As we prepare to depart for the winter, I am becoming increasingly weary of the bleak effects of the coronavirus pandemic. Even if it is a couple months too late to mark the occasion of Dr. Seuss’s death, one of his final books, “Oh, the Places You’ll Go!,” offers some special solace and escapism in the meantime. I, unfortunately, do not have the physical book in my possession, but its vivid illustrations are easily discoverable on the Internet. The bizarreness of its imagery only aids the imagination—a great current sweeps you into the air, dangling from the rubbery knot of a balloon, as you are delivered to exotic and unfathomable landscapes. We are flung over triped hills, detachable mountains, kaleidoscopic earth formations and golden castles whose foundations arc like a rainbow from hill to hill.
In a world of diminishing wonder, the imaginations of its foremost auteurs are all the more precious. The brutal moorings of the pandemic can cast no anchor over the wonderlands of Dr. Seuss, and particularly the limitless possibilities in “Oh, the Places You’ll Go!” A sense of wonder, inalienable from our sublime nature, is wedded to our ambitions for new technologies. In a world that increasingly disregards the merits of wonder and passion, in which the auteurs are few and far between, there are still a few bright elements that are laboring to service our wonder with technology—and in particular, the technology to deliver us to fantastical places.
The age of the zeppelin, the largest and perhaps the most elegant of the airborne machines, may have concluded long ago, but already I can envision equally thrilling possibilities of future transportation. There are, of course, the modes of transportation whose marvel is derived from their speed—the Concorde, for instance, which retired in 2003. However, the long absence of the supersonic jets suggests that perhaps there is a less widespread interest than suspected in traveling at as rapid a speed as possible; maybe, the thrill of reaching a new location is augmented by the time it takes to get there.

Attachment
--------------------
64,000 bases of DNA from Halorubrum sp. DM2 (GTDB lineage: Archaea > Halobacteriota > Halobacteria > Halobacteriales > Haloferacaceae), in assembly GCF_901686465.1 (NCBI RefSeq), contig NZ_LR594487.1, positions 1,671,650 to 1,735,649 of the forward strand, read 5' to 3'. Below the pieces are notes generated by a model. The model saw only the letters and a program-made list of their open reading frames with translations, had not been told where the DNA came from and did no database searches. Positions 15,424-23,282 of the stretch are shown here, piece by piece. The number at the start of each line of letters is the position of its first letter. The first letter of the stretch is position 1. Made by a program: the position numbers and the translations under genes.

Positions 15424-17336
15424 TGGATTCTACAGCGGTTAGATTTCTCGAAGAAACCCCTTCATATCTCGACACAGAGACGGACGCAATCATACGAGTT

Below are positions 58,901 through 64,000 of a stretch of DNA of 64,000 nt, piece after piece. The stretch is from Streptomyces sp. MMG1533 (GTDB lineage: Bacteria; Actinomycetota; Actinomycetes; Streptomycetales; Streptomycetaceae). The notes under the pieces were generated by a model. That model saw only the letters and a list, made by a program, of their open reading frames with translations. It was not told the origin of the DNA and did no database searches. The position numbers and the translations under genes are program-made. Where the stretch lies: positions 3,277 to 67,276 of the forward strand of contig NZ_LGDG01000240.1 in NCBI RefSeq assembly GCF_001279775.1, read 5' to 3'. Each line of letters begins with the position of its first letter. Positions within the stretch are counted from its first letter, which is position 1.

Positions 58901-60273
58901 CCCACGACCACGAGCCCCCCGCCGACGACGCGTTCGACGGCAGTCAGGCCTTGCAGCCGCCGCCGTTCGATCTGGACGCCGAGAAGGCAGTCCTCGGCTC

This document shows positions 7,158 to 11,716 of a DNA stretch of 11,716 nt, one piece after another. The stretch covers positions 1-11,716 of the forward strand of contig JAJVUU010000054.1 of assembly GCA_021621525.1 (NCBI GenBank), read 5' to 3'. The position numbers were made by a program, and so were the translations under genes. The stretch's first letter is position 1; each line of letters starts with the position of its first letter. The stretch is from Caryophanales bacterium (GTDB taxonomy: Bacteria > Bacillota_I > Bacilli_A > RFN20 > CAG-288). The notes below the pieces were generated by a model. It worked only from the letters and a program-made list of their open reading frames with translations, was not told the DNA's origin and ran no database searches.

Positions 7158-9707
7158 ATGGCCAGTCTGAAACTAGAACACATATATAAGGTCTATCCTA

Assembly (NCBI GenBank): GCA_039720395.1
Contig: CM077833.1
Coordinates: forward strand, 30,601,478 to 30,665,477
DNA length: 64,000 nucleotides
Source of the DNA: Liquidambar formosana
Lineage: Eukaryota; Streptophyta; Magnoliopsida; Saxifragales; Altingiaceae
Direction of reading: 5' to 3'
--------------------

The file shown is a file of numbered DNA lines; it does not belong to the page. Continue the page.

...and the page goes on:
The return of supersonic aircraft, however, is very likely and will be wondrous in its own right. Other technologies offer possibilities of their own—imagine, for instance, a monorail that spans New York City, or a highway suspended in the air. No doubt this would relieve the many ancient layers of infrastructure in the Big Apple, packed densely together and groaning with perpetual gridlock.
Or perhaps new innovations in rail can produce a high-speed railway line that spans the country, supporting trains that glide with grace like swans upon a lake. Elon Musk, of course, has a thousand more ideas for innovative travel, such as mountain passages carved out by tunneling machines, or rapidly rotating objects that shoot forward at high speeds.
I like to imagine a return to the airships of yesterday—great ships filled with helium, released into the skies to leisurely drift to their destinations. I also think of aerial sailboats, borne into the air, or other great vessels that float like raindrops into the heavens. I imagine that we have always instinctually wanted to leave the earth and enter the avian realm, watching events from the spacious freedom of the skies. The first objective of innovative travel doesn’t need to always be speed.
In many ways, we don’t want to make the world a smaller place, to drain it of its wonder and deprive it of its sense of dimension and sprawl. We wish to be immersed, to refit travel to the pace of human experience. Anything too fast defies our ability to observe and process stimuli. There are reasons for technology to take us to a place as swiftly as possible, but for matters of leisure and sightseeing, there are more meditative yearnings of human nature to be answered. The world is too rapid, too fast-paced, too unwilling to deprive us of its electric distractions for even a moment. For the technologies that are inspired from wonder, their object should be not to take us to a place as fast as possible, but to service the more imaginative inclinations of our human experience. There is a mystique when one contemplates the places to which they will go, the thrill of anticipation which altogether reaffirms the old cliche that the value is in the journey, not the destination. Perhaps there is a reason that, in “Oh, the Places You’ll Go!,” Dr. Seuss sweeps us along in a balloon and not a jet. It is good for us, particularly in restrictive times, to imagine the places we can go—if only we can preserve a sense of wonder in the first place.